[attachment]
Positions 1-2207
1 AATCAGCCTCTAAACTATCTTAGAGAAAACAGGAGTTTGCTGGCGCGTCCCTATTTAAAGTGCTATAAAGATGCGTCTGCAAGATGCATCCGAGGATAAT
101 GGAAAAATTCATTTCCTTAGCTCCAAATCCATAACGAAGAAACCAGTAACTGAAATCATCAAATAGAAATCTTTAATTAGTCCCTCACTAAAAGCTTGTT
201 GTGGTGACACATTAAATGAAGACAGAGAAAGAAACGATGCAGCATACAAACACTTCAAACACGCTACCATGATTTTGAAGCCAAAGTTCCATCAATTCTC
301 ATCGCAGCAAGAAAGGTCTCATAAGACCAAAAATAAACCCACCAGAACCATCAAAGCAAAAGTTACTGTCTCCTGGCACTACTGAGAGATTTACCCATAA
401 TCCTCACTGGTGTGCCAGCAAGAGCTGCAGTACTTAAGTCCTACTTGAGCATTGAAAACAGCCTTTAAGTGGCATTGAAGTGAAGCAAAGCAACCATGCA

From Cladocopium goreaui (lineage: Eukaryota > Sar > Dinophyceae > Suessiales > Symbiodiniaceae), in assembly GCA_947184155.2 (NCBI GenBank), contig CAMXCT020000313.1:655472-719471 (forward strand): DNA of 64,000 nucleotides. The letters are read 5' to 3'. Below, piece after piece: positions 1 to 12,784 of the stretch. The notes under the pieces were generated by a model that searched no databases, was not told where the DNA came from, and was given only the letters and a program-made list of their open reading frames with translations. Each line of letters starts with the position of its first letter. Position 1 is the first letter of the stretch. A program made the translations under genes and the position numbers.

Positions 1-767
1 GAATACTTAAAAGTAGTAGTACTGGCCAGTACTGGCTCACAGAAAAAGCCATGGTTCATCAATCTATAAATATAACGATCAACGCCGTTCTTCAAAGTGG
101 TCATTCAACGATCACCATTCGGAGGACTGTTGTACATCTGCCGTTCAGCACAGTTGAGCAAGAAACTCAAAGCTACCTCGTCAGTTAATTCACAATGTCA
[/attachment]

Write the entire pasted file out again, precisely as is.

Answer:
Positions 1-2207
1 AATCAGCCTCTAAACTATCTTAGAGAAAACAGGAGTTTGCTGGCGCGTCCCTATTTAAAGTGCTATAAAGATGCGTCTGCAAGATGCATCCGAGGATAAT
101 GGAAAAATTCATTTCCTTAGCTCCAAATCCATAACGAAGAAACCAGTAACTGAAATCATCAAATAGAAATCTTTAATTAGTCCCTCACTAAAAGCTTGTT
201 GTGGTGACACATTAAATGAAGACAGAGAAAGAAACGATGCAGCATACAAACACTTCAAACACGCTACCATGATTTTGAAGCCAAAGTTCCATCAATTCTC
301 ATCGCAGCAAGAAAGGTCTCATAAGACCAAAAATAAACCCACCAGAACCATCAAAGCAAAAGTTACTGTCTCCTGGCACTACTGAGAGATTTACCCATAA
401 TCCTCACTGGTGTGCCAGCAAGAGCTGCAGTACTTAAGTCCTACTTGAGCATTGAAAACAGCCTTTAAGTGGCATTGAAGTGAAGCAAAGCAACCATGCA

From Cladocopium goreaui (lineage: Eukaryota > Sar > Dinophyceae > Suessiales > Symbiodiniaceae), in assembly GCA_947184155.2 (NCBI GenBank), contig CAMXCT020000313.1:655472-719471 (forward strand): DNA of 64,000 nucleotides. The letters are read 5' to 3'. Below, piece after piece: positions 1 to 12,784 of the stretch. The notes under the pieces were generated by a model that searched no databases, was not told where the DNA came from, and was given only the letters and a program-made list of their open reading frames with translations. Each line of letters starts with the position of its first letter. Position 1 is the first letter of the stretch. A program made the translations under genes and the position numbers.

Positions 1-767
1 GAATACTTAAAAGTAGTAGTACTGGCCAGTACTGGCTCACAGAAAAAGCCATGGTTCATCAATCTATAAATATAACGATCAACGCCGTTCTTCAAAGTGG
101 TCATTCAACGATCACCATTCGGAGGACTGTTGTACATCTGCCGTTCAGCACAGTTGAGCAAGAAACTCAAAGCTACCTCGTCAGTTAATTCACAATGTCA